(Biannual - February 2017)
Some Quick Observations on the Events in Berlin (ICT)
Isis has claimed responsibility for the attack in Berlin. The police are still searching for those responsible. But whatever they find, the scenario of war and terror that has existed for years now will continue to wreak havoc on a capitalist society facing a crisis of profitability and political identity.
“Redouble your efforts, the Crusaders have struck: Americans, Europeans, Turkish traitors, Russian Communists, Arab tyrants.”
This was the last message transmitted by Radio Mosul about two weeks before Aleppo fell into the hands of the Assad militias, following the onslaught of the Russian bombings. It was a sort of last, desperate ’call to arms’ to sleeper cells in the West to make the ultimate sacrifice for the Caliphate. The Isis spokesman also indicated the way the attacks should be organised, threatening: ’You will remember these words’, and so it was.
The first question is: Has Western imperialism treated Arab nationalism so badly that it has provoked such intense hatred? Yes. Not to go too far back, between 2003 and 2011 the US, Britain and France have battered Libya, Syria and Iraq. Under the pretext of exporting democracy they have attempted to undermine the old dictatorial equilibrium to impose their economic and energy agendas, displacing whole populations, promoting bloody civil wars, creating hundreds of thousands of deaths and millions of totally desperate refugees who are attempting to flee to find shelter in the countries that have been the cause of their despair.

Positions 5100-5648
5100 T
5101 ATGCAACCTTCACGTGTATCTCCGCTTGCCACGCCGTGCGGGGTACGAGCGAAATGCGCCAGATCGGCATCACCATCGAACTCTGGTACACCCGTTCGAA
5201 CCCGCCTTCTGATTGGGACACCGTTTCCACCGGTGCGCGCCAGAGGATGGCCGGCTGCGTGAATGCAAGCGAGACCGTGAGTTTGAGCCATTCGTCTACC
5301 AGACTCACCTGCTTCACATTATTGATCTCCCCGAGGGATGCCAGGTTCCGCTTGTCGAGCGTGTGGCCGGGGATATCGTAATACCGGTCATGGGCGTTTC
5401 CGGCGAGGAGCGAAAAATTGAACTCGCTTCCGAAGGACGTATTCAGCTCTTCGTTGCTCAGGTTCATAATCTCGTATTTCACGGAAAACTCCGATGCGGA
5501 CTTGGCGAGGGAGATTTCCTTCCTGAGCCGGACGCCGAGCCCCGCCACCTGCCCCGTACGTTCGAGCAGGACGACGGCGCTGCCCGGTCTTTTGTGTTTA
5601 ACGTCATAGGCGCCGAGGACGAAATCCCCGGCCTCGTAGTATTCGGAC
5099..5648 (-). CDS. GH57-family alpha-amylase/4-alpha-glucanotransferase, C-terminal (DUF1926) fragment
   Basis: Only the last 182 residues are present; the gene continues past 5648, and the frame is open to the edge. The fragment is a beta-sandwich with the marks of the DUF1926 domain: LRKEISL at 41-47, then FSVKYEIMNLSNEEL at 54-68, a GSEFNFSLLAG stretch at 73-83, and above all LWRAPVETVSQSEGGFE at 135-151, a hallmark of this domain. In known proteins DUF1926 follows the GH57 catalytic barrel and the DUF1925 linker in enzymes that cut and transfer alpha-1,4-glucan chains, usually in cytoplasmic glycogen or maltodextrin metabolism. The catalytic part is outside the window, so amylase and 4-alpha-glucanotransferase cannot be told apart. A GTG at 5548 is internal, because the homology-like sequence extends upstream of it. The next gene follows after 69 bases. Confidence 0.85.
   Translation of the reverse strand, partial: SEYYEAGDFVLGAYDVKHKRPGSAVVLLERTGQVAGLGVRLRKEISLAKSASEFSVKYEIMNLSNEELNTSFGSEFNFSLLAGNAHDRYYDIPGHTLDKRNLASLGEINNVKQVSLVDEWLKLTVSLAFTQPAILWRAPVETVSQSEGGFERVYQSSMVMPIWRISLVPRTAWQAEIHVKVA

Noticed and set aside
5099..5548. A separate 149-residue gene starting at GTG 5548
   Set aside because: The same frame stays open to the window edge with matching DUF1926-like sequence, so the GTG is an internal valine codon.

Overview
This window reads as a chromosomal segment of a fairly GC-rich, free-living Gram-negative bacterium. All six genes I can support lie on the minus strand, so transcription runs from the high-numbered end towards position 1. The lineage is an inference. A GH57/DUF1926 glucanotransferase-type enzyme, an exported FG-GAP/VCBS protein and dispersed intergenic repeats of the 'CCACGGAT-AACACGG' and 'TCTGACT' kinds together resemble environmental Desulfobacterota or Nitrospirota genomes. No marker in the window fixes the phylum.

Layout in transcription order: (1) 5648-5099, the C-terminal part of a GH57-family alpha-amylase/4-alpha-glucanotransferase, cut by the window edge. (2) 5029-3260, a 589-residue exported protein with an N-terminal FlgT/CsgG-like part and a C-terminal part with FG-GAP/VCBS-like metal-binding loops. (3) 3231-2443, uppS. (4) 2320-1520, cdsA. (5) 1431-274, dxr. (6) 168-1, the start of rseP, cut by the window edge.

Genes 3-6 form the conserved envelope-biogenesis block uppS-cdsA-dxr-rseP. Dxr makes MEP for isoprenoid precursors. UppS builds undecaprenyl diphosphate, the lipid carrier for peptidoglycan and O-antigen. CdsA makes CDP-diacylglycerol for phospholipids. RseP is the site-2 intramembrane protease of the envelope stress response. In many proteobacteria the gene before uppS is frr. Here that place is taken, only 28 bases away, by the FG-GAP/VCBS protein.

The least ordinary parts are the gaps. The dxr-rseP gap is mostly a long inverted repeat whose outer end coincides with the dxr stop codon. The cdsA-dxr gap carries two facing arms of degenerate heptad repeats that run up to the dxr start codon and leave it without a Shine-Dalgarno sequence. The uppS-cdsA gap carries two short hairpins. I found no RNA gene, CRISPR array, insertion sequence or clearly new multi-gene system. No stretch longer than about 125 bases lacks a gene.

The second is: How did ISIS arise and what does it represent in the Middle Eastern scenario? ISIS is a response to the American invasion of Iraq in 2003. It is the nationalist Sunni response to pro-Western Shiite governments. The same imperialism which inadvertently triggered the birth of ISIS then used, financed and armed it as part of the imperialist conflict in Syria (USA-Russia but not only them) and then walked off and turned against it when it came to be seen as an inappropriate instrument – politically cumbersome and strategically negative.
The third: Why are there so many attacks against the West right now, as with the killing of the Russian ambassador in Ankara, Berlin, Zurich and a few days ago in Jordan? The answer lies in the war. At the moment the Russian-Turkish-Iranian axis seems to have control of the situation against the US and its allies.
USA/Saudi Arabia & Company. (Do not be misled by the weirdness and contradictions of the two coalitions. Both are temporary, instrumental alliances and can change at any time, as they already have). Russia is fighting ISIS just to have an excuse to crush all opponents of its ally Assad; Turkey, after an endless series of U-turns is allying itself with Russia in order to restore the lucrative Turkish Stream pipeline project and to gain possession (control) of the Kurdish Syrian area on its south-eastern border. Iran is seizing the opportunity to exercise its religious influence in the area, in reality political and therefore economic/oil interests, which extend from the Iraq border to the shores of the Mediterranean by taking advantage of Shiite support in the shape of the Lebanese Hezbollah. All of them are against ISIS but each of them has their own particular interests which oblige them to get rid of any inconvenient obstacles that they may have helped to create. And we are in the end-game. Al Baghdadi’s project of creating the new Caliphate is shipwrecked: over this last year three-quarters of the conquered territories have been lost with only one stronghold city – Raqqa – remaining but which, however, is going to be recaptured. The terrorist incidents of recent days need to be seen within this framework.